Archive for June 2016

You Asked: Frequency of Cross Section Analysis

A customer asked this question during a crimp training session I was performing: What Frequency should you perform Cross Section Analysis on a specific wire and terminal combination?

I will provide a response to this question shortly.  But you need to understand the uses of Cross Section Analysis. And how it applies go the crimping process in general and specifically how it applies to your company.

For those who are new to this technology, a crimp cross section is an image of the inside of a terminated wire. This image shows the result of how the five elements of the terminal crimp process come together.  Valuable information can be pulled from this image. For a more detailed explanation, please read our post Terminal Cross Sectioning: Taking a Peek Inside.

I consider Cross Section Analysis as the Swiss Army Knife of Crimp Quality.  A Cross Section can serve many purposes. First as a base line master image of your crimp process in the initial production phase. This is a report that can be retained for future analysis or provided to a customer for their quality audit purposes.

Second, knowing the basic crimp configuration will provide an indication of how the crimp will perform. If the wire and terminal combination are specified and the crimp height is established by the terminal supplier then what you see in the cross section image is generally how the crimp will look through the crimp process. If the crimp wings are touching (or close to touching) the internal crimp walls or floor, this can cause crimp monitor alarms. Or if crimp wings are forming but not capturing stranding (uneven distribution), this is a sign the crimp could perform poorly in electrical testing or in use in the device it is installed into.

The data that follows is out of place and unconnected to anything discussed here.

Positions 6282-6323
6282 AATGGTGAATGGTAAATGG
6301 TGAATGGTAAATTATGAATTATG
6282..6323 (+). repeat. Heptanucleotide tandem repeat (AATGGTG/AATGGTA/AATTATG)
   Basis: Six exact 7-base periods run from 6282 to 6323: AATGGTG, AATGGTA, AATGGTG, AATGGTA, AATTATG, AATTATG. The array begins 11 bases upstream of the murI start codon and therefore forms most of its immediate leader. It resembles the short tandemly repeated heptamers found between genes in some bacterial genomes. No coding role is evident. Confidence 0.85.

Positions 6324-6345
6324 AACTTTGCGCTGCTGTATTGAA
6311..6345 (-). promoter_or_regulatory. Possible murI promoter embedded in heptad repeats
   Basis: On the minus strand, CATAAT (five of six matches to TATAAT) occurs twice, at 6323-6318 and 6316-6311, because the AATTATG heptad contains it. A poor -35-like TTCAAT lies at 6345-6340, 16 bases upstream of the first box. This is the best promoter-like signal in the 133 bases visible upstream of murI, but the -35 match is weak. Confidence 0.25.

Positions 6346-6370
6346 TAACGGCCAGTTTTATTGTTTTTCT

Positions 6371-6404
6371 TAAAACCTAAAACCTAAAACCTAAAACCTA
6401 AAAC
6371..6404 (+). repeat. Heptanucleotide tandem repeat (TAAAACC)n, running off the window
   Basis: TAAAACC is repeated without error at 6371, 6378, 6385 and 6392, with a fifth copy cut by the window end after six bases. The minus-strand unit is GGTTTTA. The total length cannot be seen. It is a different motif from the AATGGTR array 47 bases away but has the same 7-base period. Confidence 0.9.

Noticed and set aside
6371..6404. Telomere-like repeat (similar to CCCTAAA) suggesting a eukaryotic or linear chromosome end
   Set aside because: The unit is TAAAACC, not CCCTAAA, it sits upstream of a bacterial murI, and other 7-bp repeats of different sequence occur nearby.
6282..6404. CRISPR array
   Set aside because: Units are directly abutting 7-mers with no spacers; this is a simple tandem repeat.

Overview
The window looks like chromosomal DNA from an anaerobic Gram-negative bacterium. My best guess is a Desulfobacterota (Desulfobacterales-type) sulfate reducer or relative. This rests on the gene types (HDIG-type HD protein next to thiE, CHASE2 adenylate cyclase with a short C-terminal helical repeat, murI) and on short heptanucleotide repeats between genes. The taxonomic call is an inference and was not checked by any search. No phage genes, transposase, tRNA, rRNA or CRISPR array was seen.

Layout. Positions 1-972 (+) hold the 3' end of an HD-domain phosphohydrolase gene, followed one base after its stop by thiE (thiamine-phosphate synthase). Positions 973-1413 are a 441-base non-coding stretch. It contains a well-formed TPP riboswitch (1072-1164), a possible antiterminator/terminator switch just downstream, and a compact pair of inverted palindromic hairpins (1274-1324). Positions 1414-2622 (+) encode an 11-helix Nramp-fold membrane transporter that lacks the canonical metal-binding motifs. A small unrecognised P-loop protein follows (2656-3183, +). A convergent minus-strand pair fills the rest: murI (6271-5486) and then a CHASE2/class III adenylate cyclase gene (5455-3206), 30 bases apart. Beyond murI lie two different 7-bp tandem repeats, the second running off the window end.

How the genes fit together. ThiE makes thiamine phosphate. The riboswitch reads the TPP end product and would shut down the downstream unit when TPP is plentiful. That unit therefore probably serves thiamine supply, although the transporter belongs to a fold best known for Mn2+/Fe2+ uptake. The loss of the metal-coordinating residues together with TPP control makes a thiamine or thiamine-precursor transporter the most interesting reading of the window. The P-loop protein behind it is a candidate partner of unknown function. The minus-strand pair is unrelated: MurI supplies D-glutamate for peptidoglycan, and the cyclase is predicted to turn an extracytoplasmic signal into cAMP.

cross section (110)

Crimp Wings Touching the floor of the crimp.

cross section (130)

Under Compressed Crimp

Next, in process validation. Comparing the current image to the master image previously captured. Checking to see if crimp tool wear or other inconsistencies have caused the crimp profile to change.

Finally as a process improvement tool. When crimp elements come together, the process capability is the sum of these elements. Improving any of the elements (press, applicator, wire, terminal, operator/automation system) can improve the overall process. And that results in a better terminated wire.

So coming back to the frequency of cross section analysis, an initial image is important as a base line review of the crimp profile. Where there are crimp problems (crimp monitor “false alarms, customer complaints etc..) a crimp cross section helps to determine in process issues. This would be done on an as needed basis. In process image capture to compare the current image with the master image would depend on the overall volume of that crimp. Also consider any changes in the elements of the crimp process. For example crimp tool changes or wear or an introduction of a new wire supplier. Even as simple as an applicator removal and re installation at a later date can be a factor in variation.

There are no established guidelines on the frequency of cross section analysis other than what a customer may establish. But the use of cross section analysis as a validation, in process inspection and process improvement tool will only increase in the future. And why not? The information from this analysis can lead to a better quality electrical connection and a lower risk of failed electrical circuits from faulty electrical connections.

Global Technology Partners of WireProcess are industry experts in their areas of support to the wire processing industry. C&S Technologies are globally recognized for their expertise in crimp quality. For more information, visit our C&S site and our Cross Section Services page. Connect Your Way to WPS.